28 February, 2015
The Editor
Fiji Sun
SUVA
Dear Sir/Madam,


Allow me to respond to your front page article “Aussies Snubbed? ” of 28 February 2015 and specifically to references to me on Page 3.

It is my firm belief that newspapers not only serve to inform the public but also act as a “Reference” for historical research.

It, therefore, is incumbent on me to set the facts straight rather than let lie what, to me, is becoming slewed and agenda-driven reporting.

Fact One: During my tenure with the Australian High Commission, I held the position of Public Affairs Officer with the Department of Foreign Affairs and Trade (DFAT). That, for those like the article’s author who may not be able to fathom the difference, is quite separate to the position of “Communications Specialist” which was how the author of the article described me.

Fact Two: Ms Merewalesi Nailatikau was not my successor. She was Senior Communications Manager for the then AusAID and continued in that capacity when the two Australian departments merged into a single entity. Let me assure the author concerned that Ms Nailatikau is an intelligent and professionally trained individual with the relevant accompanying tertiary qualifications. To insinuate that her personal life might influence her professional status is, if I may offer an opinion, both demeaning of a very intelligent young woman and degrading to professional women and women in general.

Fact Three: I did not “retire” as your author suggests. I opted to take a redundancy package for personal reasons one of which was to re-enter mainstream media reporting in an attempt to bring back some respect and credibility to the profession. In that regard that is the only “agenda” some might wish to accuse me of.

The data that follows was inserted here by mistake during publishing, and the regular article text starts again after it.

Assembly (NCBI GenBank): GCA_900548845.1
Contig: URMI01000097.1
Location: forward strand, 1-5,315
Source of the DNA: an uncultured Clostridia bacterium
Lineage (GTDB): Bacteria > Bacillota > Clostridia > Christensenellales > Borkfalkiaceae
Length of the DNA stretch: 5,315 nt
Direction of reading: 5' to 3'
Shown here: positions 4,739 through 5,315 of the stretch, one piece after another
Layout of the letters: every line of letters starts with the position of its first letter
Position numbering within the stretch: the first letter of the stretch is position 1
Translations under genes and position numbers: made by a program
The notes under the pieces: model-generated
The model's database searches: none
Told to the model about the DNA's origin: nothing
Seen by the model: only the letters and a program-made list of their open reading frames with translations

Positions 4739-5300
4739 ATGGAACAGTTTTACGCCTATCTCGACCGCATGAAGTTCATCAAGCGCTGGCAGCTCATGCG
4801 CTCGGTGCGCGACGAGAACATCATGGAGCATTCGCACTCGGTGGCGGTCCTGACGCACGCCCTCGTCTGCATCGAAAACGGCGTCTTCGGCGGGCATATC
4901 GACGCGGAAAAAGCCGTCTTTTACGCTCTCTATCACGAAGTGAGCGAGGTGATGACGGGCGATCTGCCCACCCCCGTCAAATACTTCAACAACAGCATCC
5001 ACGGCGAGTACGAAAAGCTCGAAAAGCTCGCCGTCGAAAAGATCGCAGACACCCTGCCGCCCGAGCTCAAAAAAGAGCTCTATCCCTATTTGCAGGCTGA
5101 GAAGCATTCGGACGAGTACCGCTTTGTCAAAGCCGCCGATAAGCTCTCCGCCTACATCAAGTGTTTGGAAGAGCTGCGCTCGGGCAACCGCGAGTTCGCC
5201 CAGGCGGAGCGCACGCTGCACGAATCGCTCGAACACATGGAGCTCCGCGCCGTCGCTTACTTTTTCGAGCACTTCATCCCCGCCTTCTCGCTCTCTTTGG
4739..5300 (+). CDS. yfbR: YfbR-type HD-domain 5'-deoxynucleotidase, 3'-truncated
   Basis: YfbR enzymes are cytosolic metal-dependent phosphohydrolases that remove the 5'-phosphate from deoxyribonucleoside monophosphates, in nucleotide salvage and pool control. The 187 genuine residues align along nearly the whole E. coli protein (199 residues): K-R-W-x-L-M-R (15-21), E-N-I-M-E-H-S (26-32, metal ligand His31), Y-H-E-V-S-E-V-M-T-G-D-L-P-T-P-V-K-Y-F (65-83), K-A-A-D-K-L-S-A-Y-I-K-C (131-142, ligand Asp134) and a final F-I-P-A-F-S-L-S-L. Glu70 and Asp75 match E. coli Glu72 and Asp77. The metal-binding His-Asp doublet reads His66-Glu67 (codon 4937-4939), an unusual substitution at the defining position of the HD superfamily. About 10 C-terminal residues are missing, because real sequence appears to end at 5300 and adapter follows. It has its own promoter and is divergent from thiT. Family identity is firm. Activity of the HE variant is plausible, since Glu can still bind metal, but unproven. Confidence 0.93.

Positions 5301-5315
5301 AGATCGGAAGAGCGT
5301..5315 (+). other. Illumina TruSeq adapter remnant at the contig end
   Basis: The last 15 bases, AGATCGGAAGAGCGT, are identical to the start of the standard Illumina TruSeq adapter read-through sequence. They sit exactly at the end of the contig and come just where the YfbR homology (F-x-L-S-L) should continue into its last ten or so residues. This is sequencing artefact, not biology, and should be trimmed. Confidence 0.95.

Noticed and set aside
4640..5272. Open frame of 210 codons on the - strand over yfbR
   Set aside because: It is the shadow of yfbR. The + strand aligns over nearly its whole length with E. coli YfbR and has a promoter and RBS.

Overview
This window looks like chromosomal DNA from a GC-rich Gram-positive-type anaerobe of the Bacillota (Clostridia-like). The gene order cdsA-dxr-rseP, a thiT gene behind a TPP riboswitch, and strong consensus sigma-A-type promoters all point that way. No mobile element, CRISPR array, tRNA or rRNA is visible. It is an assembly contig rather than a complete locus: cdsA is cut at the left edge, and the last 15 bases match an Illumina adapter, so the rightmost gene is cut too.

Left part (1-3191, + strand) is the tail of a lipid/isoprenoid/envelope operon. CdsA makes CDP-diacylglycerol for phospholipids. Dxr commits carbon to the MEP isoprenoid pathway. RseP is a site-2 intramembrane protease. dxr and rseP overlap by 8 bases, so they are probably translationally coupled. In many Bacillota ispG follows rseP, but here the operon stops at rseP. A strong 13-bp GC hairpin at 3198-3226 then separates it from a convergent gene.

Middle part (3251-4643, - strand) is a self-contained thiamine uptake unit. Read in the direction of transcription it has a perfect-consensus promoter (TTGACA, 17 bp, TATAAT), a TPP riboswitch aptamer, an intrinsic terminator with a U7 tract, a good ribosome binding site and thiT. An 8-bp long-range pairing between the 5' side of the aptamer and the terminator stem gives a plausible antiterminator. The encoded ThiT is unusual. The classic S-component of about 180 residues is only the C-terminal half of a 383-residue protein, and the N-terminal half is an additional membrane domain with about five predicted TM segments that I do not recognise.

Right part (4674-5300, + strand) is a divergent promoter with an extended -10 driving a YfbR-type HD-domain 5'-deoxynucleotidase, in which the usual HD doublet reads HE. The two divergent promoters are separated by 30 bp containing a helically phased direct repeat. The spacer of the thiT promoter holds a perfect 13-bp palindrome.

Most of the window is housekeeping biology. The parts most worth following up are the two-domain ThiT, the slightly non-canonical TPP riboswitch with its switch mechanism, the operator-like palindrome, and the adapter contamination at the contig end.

Fact Four:
Opinions I expressed (and continue to express) on social media have been both “negative’, and where relevant “positive”, of the Bainimarama Government. Those postings, while employed by the High Commission, were duly prefaced with constant reminders that I was commenting in my capacity as a citizen of Fiji and not as an employee of the Australian Government. Might I say that I am grateful to my former employer for being able to distinguish between my job description and duty statement and my right, as a Fiji citizen, to free speech. It is abundantly clear that some media personnel are obsessed with the childish notion that anyone who offers an opinion that may be critical of the Bainimarama Government is “anti-Bainimarama Government” and even “anti-Fiji”. I make no apologies for pointing out government shortcomings and I am of the opinion that professional journalists, by the very “nature” of their work, are expected to do likewise.

By way of further explanation, my postings on social media questioned the implications and functionality of the Media Industry Development Decree and the Television (Cross Carriage of Designated Events) Decree. Should your author be brave enough to distance himself from what I perceive to be an agenda-driven comfort zone he might admit that both Decrees are now being questioned with suggestions they may be amended or “fine-tuned” to better meet the “realities” of the media profession. And should he have a memory lapse, it’s worth mentioning that the whole of Fiji was, a couple of months back, made painfully aware of the shortcoming in the Media (Cross Carriage) Decree.  

Yours sincerely,
Dennis Rounds 

Advertisements